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Acad Pediatr. 2018 Nov 2. pii: S1876-2859(18)30749-6. doi: 10.1016/j.acap.2018.11.003. [Epub ahead of print]

Burnout in Pediatric Residents: Comparing Brief Screening Questions to the Maslach Burnout Inventory.

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Ohio State University in Columbus, OH. Electronic address:
Department of Pediatrics, Division of Emergency Medicine, Pittsburgh Children's Hospital of the University of Pittsburgh Medical Center, Pittsburgh, PA.
University of Illinois College of Medicine in Chicago and the data analyst for the Association of Pediatric Program Directors (APPD) Longitudinal Educational Assessment Research Network (LEARN).
Nationwide Children's Hospital and the Ohio State University in Columbus, Ohio.
Seattle Children's Hospital and the University of Washington in Seattle, WA.
Duke University Medical Center in Durham, NC.
University of Arizona and Associate Professor, Department of Medicine, University of Arizona in Tucson, AZ.
Cincinnati Children's Hospital Medical Center and the University of Cincinnati in Cincinnati, OH.
Johns Hopkins University in Baltimore, MD.



Measuring burnout symptoms is important, but the Maslach Burnout Inventory (MBI) has 22 items. This project compared three single items with the MBI and other factors related to burnout.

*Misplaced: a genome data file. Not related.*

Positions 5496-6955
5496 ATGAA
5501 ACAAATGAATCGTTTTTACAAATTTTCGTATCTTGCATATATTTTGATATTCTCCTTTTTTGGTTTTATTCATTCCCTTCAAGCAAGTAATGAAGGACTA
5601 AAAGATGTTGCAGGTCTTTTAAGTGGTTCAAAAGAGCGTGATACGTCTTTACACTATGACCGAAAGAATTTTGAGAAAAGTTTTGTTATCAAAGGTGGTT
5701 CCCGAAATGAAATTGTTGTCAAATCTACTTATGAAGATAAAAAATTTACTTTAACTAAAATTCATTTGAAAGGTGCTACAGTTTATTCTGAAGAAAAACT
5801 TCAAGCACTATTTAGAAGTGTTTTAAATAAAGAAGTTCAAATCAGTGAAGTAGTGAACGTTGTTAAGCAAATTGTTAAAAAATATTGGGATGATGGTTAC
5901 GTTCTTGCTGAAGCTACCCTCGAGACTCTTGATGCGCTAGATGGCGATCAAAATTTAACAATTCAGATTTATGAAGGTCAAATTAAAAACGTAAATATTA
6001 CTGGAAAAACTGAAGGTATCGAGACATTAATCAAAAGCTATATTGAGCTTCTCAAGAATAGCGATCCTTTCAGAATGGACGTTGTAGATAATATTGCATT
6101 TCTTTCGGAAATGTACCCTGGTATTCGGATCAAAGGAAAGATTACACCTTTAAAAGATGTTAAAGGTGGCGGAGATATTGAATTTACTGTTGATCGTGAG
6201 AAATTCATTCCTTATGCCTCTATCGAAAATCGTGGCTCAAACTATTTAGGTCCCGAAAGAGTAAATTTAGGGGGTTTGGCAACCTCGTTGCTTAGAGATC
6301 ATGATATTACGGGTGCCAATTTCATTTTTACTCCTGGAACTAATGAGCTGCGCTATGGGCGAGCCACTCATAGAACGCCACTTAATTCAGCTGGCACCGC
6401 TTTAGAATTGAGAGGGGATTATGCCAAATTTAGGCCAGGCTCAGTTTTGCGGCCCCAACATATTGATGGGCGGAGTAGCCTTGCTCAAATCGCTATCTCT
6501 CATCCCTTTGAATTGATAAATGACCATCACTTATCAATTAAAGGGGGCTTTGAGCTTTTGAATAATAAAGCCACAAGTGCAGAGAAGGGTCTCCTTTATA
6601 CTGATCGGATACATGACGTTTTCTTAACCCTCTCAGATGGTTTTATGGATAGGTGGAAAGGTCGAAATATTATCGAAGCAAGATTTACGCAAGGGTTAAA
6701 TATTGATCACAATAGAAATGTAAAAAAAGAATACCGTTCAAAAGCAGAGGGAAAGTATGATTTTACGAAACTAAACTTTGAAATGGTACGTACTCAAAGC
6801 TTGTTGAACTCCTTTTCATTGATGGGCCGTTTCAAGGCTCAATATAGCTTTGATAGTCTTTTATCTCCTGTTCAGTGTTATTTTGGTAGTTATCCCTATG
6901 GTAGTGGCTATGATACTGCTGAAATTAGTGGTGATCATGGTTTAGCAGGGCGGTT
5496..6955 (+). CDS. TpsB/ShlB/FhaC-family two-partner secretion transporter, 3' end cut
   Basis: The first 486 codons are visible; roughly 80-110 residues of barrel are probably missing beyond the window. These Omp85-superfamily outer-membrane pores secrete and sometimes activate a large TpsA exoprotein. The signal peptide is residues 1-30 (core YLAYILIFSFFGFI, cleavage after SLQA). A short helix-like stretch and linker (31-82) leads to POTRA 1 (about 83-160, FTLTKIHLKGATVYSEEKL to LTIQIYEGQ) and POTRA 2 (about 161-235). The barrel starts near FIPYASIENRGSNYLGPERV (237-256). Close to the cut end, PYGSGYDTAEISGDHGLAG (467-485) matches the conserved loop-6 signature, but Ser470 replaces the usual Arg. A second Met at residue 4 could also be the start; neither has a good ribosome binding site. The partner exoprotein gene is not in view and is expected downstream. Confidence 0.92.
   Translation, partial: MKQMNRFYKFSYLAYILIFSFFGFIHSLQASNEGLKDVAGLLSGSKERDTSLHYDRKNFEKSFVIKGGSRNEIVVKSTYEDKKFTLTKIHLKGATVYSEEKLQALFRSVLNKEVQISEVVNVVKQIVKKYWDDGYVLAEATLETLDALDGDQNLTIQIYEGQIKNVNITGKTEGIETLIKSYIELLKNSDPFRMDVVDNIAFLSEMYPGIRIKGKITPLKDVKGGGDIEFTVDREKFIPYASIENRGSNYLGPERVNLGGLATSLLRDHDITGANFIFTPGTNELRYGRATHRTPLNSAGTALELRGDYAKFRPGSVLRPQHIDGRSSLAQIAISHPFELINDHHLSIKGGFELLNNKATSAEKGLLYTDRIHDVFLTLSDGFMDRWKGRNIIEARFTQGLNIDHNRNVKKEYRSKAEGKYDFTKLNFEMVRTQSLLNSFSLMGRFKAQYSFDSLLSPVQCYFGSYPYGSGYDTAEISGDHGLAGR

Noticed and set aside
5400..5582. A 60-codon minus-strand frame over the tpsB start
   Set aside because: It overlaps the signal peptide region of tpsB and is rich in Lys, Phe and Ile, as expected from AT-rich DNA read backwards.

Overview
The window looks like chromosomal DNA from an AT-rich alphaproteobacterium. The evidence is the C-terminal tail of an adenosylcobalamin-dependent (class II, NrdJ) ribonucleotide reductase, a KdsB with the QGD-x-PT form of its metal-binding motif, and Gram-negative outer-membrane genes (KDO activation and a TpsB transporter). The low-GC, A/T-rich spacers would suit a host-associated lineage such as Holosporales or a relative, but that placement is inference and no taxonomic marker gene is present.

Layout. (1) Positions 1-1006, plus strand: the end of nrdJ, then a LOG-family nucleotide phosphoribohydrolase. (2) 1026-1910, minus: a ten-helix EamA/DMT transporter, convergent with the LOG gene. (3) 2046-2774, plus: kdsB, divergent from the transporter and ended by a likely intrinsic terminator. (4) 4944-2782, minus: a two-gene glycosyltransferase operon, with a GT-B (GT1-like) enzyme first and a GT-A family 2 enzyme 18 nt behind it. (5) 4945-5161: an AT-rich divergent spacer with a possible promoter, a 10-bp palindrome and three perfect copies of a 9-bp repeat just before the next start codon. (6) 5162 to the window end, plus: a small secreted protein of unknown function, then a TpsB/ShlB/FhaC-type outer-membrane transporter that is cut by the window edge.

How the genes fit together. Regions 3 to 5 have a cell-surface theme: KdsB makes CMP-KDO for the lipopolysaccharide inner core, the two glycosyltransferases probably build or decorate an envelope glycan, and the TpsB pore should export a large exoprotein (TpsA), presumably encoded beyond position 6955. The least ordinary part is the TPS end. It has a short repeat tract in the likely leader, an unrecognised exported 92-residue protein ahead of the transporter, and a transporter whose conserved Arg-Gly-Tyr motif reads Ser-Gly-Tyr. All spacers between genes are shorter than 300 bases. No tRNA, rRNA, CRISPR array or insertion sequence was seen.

Data were analyzed from the 2016 and 2017 Pediatric Resident Burnout-Resilience Study Consortium surveys which included standard measures of perceived stress, mindfulness, self-compassion, and resilience, the MBI, and the 1- and 2-item screening questions.


In 2016 and 2017, data were collected from 1785/2723 (65%) and 2148/3273 (66%) eligible pediatric residents respectively. Burnout rates on the MBI were 56% in 2016 and 54% in 2017. The Physicians' Work Life Study (PWLS) item generated estimates of burnout prevalence of 43%-49%, and compared with the MBI for 2016 and 2017, had sensitivities of 69 -72%, specificities of 79%-82%, positive likelihood ratios (LR+) of 3.4-3.8 and negative likelihood ratios (LR-) of 0.35-0.38. The combination of an Emotional Exhaustion (EE) item and a depersonalization (DP) item generated burnout estimates of 53% in both years, and compared with the full MBI, had sensitivities of 85%-87%, specificities of 84%-85%, LR+ of 5.7-6.4 and LR- of 0.18 in both years; both items were significantly correlated with their parent subscales. The single items were significantly correlated with stress, mindfulness, resilience, and self-compassion.


The 1- and 2-item screens generated prevalence estimates similar to the MBI and were correlated with variables associated with burnout. The 1- and 2-item screens may be useful for pediatric residency training programs tracking burnout symptoms and response to interventions.


Burnout; Education; Pediatric; Resident; Resilience; Screening


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